Figure 3 shows a solution for an angular aperture of 120 deg (θ = 60 deg), which is a very fast system. The sharp focusing of both on-axial and off-axial (2 deg) rays indicates the aplanatic nature of the design. The central region of the front surface is coated with reflective material, but the obscuration of the input light is less than 4%. In other words, over most area of the front surface we have a “one-way” mirror. The aspect (height:diameter) of this aplanat is approximately 1:3. To our knowledge, this is a remarkably fast and compact system. We conceived of this as a high concentration device; therefore by the sine law of concentration [10

10. R. Winston, J. C. Miñano, P. Benítez, N. Shatz, and J. C. Bortz, Nonimaging Optics (Elsevier Academic, 2005).

] it has inherently small field of view. As a result, the higher-order Seidel aberrations [11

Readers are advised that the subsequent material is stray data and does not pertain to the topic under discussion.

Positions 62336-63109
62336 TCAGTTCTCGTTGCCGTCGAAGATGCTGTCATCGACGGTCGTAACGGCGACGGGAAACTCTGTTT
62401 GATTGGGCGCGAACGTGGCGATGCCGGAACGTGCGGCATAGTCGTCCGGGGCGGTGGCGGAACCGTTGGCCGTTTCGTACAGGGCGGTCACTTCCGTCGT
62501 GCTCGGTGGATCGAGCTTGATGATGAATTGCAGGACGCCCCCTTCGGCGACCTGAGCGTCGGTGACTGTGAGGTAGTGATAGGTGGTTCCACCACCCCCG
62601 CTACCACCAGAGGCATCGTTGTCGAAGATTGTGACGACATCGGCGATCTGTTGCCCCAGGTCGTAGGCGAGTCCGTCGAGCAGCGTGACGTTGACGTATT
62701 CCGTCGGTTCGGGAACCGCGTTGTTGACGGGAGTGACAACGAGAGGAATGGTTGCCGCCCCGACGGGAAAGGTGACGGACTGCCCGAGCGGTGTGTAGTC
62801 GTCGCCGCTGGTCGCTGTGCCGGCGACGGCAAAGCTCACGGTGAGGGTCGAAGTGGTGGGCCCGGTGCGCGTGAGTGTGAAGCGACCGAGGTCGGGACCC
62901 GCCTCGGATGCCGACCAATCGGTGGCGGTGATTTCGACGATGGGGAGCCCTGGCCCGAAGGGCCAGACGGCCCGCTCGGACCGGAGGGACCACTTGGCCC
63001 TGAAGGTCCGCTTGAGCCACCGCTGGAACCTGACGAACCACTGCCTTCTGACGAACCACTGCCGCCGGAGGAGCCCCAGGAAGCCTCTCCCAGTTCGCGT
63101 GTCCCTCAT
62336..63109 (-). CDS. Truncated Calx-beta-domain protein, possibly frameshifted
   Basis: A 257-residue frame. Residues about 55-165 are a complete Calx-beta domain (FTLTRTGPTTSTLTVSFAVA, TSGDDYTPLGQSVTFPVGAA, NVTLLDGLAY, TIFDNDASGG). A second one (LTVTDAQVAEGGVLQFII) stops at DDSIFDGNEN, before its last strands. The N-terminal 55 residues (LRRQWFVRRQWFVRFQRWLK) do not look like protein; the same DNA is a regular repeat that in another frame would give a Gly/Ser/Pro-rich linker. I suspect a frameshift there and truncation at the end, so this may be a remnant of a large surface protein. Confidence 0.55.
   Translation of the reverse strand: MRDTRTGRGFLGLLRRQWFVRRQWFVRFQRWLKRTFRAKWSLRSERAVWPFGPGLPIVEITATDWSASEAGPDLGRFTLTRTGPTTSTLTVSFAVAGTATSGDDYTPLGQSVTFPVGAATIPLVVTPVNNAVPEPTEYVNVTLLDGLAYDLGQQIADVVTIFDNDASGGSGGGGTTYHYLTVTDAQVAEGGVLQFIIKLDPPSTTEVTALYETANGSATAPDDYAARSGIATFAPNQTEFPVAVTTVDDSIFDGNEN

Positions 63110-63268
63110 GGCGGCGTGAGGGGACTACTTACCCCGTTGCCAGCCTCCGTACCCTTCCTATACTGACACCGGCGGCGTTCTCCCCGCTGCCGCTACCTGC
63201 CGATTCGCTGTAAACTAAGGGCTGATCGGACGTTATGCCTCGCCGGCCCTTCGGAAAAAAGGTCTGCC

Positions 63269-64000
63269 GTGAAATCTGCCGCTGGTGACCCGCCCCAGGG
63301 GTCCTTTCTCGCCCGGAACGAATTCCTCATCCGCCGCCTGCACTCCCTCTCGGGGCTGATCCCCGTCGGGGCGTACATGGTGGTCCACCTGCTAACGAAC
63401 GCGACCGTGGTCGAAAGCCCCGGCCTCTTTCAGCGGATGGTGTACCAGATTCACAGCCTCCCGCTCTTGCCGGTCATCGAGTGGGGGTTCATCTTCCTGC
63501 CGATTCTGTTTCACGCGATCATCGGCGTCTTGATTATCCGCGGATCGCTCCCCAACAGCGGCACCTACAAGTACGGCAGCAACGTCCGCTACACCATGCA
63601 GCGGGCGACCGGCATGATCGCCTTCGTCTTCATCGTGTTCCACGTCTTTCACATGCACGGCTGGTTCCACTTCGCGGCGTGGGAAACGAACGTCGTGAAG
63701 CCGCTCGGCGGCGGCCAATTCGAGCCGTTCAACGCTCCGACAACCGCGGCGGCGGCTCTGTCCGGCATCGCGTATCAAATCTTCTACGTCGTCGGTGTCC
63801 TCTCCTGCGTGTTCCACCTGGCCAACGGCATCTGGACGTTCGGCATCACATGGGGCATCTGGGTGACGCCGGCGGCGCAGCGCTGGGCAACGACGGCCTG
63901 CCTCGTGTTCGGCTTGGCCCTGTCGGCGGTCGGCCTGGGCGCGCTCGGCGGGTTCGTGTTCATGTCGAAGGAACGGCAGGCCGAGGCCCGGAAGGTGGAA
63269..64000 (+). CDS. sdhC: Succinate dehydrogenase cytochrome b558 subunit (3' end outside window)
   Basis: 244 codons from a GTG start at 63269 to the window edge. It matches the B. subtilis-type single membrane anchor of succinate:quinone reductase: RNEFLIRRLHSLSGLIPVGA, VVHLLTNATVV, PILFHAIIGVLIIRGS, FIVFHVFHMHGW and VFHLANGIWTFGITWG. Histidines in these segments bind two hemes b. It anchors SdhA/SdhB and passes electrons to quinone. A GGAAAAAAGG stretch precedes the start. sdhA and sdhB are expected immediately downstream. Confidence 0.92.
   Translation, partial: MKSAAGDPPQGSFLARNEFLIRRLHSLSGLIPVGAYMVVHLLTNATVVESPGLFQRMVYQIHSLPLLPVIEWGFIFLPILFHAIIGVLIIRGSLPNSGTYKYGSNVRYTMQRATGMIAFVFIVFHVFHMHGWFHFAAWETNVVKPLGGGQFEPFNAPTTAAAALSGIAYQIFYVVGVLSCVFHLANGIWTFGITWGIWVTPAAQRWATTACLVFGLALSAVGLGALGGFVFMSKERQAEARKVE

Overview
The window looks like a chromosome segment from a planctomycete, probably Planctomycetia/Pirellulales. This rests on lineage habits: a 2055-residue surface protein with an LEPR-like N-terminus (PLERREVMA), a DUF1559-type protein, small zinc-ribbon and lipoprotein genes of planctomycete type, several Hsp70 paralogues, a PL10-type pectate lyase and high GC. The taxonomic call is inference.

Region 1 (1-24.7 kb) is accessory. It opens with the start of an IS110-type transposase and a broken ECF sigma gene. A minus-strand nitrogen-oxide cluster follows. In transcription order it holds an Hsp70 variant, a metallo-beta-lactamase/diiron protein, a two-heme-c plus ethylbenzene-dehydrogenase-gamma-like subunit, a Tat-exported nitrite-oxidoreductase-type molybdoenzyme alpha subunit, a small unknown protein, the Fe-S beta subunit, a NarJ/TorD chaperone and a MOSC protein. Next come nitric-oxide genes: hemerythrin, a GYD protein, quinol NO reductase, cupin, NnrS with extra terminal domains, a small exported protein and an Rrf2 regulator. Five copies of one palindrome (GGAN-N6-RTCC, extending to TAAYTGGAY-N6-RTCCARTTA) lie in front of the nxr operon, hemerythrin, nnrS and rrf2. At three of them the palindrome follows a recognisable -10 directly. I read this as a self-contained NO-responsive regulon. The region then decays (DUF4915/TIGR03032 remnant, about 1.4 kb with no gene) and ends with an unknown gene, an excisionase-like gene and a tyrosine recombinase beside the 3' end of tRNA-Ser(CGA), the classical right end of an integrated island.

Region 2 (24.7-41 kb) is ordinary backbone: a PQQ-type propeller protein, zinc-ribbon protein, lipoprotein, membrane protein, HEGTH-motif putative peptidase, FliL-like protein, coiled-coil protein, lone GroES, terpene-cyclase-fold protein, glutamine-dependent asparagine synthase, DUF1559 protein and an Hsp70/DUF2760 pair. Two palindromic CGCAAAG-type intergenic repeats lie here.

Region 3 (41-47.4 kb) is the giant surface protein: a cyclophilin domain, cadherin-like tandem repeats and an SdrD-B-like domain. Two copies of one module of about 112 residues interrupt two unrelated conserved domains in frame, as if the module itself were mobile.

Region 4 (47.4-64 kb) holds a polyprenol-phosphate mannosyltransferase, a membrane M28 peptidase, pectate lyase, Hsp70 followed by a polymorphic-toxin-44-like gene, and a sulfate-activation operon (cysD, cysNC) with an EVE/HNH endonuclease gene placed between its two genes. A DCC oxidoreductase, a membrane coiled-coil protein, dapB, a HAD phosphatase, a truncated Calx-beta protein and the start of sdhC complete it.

11. W. T. Welford, Aberrations of the Symmetrical Optical System (Academic, 1974).

], which depend on higher powers of field angle, are small, making it useful for imaging. For example, the size of the spot diagram at 2 deg off-axis is ∼0.001 of the entrance aperture. For comparison, this ratio would be ∼0.025 for a parabola. Chromatic aberration is certainly present. For nonimaging optical application such as solar concentration, we found the effect is to decrease the acceptance angle by about 4%, which is negligible in most cases. For imaging applications, this sets a limit on the width of the spectral band.

Compact, fast aplanats have a broad vista of applications to solar energy, imaging, light collection, and illumination. As imaging devices, they are a compact telescope with large light-gathering power. For illumination, with an LED at the focal plane, they are a bright, collimated flash light. For solar energy applications, they are a high-concentration, optimal acceptance angle device suitable for highly efficient but costly multijunction solar cells.